The Working Family Household and Dependent Care Credit (WFHDC) combines the benefits of Oregon's Working Family Child Care Credit (WFC) and Child and Dependent Care Credit (CDC) into one comprehensive tax credit. The credit can be claimed starting with tax year 2016. The purpose of this credit is to help low- to moderate-income families pay for the care of their dependents while they're working or looking for work.
Who qualifies for this credit?
To qualify, your adjusted gross income must be less than the limit set for your household size. See the instructions for Schedule OR-WFHDC or Schedule OR-WFHDC-NP for those limits.
You must also have qualifying household or dependent care expenses. Qualifying expenses are those expenses that are paid:
- For a qualifying individual to allow you (and your spouse) to work or look for work. They may also be paid if you are married and you or your spouse were attending school or are disabled.
- For household services needed by a qualifying individual or for the care of a qualifying individual.
- To someone who isn't your spouse, the parent of your qualifying individual, or a person you can claim as a dependent.
- By you. Qualifying expenses can be paid with pre-tax dollars from your employer benefits plan.
To qualify, you (and your spouse, if applicable) must have earned income for the year. If either you or your spouse were going to school or is disabled, see the exceptions to this requirement in the instructions for Schedule OR-WFHDC or OR-WFHDC-NP.
You're not allowed to claim the credit if you're filing as married filing separately unless you meet one of the exceptions. See the instructions for Schedule OR-WFHDC or Schedule OR-WFHDC-NP for more information.
Who is a "qualifying individual"?
- A child under age 13 who you can claim as a dependent.
- Your disabled spouse who wasn't able to care for him or herself and lived with you for more than half the year.
- Any disabled person who wasn't able to care for him or herself who you can claim as a dependent or could claim as a dependent except they had a gross income of $4,050 or more; they filed a joint return; or you (or your spouse if filing jointly) could be claimed as a dependent on another taxpayer's return.
What are "household services" and "care of the qualifying individual"?
Household services are the services needed to care for the qualifying individual and to run the home. Costs for the care of the qualifying individual include the services for their well-being and protection. You can include the costs for care provided outside your home for your dependent under age 13 or any other qualifying individual who regularly spends at least eight hours a day in your home.
Qualifying household and dependent care expenses don't include:
- Public, private, or boarding school.
- Summer school or tutoring.
- After-school activities.
- Overnight camps.
- Child support payments.
- Food, lodging, gas, or supplies.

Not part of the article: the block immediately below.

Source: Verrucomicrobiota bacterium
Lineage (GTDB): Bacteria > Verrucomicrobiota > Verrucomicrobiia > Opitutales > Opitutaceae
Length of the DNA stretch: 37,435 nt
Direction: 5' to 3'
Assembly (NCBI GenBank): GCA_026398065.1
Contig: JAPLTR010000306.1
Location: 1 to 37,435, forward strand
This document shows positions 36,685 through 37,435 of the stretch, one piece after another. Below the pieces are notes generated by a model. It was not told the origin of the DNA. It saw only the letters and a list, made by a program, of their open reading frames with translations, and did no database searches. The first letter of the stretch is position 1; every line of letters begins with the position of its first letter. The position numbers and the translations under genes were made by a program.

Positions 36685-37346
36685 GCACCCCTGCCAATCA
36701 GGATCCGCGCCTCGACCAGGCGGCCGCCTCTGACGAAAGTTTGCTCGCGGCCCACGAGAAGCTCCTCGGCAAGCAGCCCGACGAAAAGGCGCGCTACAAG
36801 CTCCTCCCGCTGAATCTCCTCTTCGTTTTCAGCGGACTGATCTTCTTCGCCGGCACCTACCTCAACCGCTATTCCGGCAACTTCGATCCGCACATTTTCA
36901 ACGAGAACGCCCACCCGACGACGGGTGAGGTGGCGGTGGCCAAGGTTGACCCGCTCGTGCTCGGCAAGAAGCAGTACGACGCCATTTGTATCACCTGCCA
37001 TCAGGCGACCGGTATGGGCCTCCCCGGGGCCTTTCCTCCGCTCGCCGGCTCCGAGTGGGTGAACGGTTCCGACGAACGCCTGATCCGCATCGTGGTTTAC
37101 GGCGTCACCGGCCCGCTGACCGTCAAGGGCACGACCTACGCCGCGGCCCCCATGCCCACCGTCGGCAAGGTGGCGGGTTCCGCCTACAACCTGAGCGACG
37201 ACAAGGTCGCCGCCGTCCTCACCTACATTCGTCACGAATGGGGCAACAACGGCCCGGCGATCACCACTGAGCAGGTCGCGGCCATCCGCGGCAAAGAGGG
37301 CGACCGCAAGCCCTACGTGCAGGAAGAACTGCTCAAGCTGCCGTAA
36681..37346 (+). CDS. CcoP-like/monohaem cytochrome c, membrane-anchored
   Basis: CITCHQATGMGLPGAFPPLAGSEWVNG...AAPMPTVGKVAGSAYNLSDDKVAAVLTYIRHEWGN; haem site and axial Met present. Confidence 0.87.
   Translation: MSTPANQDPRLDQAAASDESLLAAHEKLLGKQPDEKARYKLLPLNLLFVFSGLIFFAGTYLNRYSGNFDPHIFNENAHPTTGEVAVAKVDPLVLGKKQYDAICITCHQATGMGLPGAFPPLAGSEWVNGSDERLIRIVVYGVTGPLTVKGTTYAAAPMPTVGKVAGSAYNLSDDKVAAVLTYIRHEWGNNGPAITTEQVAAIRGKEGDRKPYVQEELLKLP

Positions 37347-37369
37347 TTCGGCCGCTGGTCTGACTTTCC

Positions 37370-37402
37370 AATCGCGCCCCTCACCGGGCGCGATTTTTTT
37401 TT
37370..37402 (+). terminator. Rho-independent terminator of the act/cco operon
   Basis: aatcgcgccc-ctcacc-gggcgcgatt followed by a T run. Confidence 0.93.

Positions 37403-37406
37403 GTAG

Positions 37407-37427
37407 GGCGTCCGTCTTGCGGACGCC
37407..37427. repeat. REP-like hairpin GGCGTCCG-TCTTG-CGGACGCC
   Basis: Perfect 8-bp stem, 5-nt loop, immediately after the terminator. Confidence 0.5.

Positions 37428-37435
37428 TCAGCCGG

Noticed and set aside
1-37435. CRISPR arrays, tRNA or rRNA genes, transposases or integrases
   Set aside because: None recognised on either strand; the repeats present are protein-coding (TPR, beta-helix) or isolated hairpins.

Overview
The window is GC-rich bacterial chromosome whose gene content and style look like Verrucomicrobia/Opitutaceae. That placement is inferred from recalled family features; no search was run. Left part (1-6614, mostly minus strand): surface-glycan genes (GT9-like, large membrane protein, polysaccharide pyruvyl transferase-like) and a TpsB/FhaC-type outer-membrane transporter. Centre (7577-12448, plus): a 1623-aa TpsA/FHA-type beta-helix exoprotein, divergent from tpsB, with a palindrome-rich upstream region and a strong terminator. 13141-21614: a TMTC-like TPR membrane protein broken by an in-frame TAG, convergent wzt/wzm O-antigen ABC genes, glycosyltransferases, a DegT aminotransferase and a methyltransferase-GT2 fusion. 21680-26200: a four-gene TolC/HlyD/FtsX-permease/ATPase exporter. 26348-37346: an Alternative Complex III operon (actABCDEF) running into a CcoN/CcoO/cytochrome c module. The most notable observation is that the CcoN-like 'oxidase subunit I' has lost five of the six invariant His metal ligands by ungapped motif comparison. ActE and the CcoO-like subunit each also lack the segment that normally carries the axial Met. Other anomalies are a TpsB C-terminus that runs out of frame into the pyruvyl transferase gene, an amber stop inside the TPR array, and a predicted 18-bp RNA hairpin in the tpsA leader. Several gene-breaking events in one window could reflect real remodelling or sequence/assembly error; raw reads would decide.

- Late payment or other fees.
Qualifying expenses also don't include items paid by others on your behalf, such as expenses paid or reimbursed by a state social service agency, payments made by another family member, or payments made by the child's other parent.
What counts as proof of expenses?
Proof of expenses include:
- Cancelled checks (front and back), or
- Money order or cashier's check stubs with corresponding bank statements, or
- Duplicate checks with corresponding bank statements, or
- Bank statements showing cash withdrawals, and
- Signed receipts from the provider received at the time of payment.
Receipts should include:
- The qualifying individual's full name.
- Dates of care.
- Amount paid.
- Date paid.
- Name of person or agency paying.
- Provider's name, address, and phone number.
- Provider's tax identification number (SSN or FEIN).
- Method of payment.
We may also ask you to submit a statement from your care provider.
How to claim this credit
Complete a Schedule OR-WFHDC or Schedule OR-WFHDC-NP. You'll be asked to calculate the percentage of qualifying expenses you can claim. You must use the WFHDC online calculator to find your percentage unless you use a tax preparation software that calculates it for you.
Include your schedule with your personal income tax return. You'll also need to claim the credit on your Schedule OR-ASC or Schedule OR-ASC-NP using code 895.
Penalty for falsely claiming the credit
You may be charged a penalty if you knowingly claim or knowingly assist someone else in claiming this credit falsely. The penalty is up to 25 percent of the amount claimed. Your credit will also be adjusted or denied.
If you assist someone in claiming this credit (such as during tax preparation), you should review their supporting documentation to verify that they're eligible for the credit. You should also ask clarifying questions to ensure they're not using false information. Please inform the taxpayer that a penalty may be assessed if they claim the credit and they know they aren't eligible for the credit or the amount of credit they're claiming.